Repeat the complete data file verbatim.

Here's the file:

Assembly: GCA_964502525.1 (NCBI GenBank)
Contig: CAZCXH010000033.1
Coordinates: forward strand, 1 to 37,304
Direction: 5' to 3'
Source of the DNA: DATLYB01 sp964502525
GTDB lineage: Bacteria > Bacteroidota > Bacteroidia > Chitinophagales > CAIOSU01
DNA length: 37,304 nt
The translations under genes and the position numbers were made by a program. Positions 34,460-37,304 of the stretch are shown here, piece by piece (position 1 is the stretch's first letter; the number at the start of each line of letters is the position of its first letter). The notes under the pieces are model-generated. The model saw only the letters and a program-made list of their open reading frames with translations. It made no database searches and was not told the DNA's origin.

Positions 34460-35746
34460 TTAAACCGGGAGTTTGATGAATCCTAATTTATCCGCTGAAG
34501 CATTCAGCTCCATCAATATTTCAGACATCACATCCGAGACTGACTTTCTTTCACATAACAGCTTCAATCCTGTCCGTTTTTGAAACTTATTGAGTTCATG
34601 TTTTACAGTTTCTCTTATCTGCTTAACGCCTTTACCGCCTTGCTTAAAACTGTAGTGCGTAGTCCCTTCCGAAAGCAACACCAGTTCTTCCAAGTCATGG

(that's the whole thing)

Assembly: GCA_964502525.1 (NCBI GenBank)
Contig: CAZCXH010000033.1
Coordinates: forward strand, 1 to 37,304
Direction: 5' to 3'
Source of the DNA: DATLYB01 sp964502525
GTDB lineage: Bacteria > Bacteroidota > Bacteroidia > Chitinophagales > CAIOSU01
DNA length: 37,304 nt
The translations under genes and the position numbers were made by a program. Positions 34,460-37,304 of the stretch are shown here, piece by piece (position 1 is the stretch's first letter; the number at the start of each line of letters is the position of its first letter). The notes under the pieces are model-generated. The model saw only the letters and a program-made list of their open reading frames with translations. It made no database searches and was not told the DNA's origin.

Positions 34460-35746
34460 TTAAACCGGGAGTTTGATGAATCCTAATTTATCCGCTGAAG
34501 CATTCAGCTCCATCAATATTTCAGACATCACATCCGAGACTGACTTTCTTTCACATAACAGCTTCAATCCTGTCCGTTTTTGAAACTTATTGAGTTCATG
34601 TTTTACAGTTTCTCTTATCTGCTTAACGCCTTTACCGCCTTGCTTAAAACTGTAGTGCGTAGTCCCTTCCGAAAGCAACACCAGTTCTTCCAAGTCATGG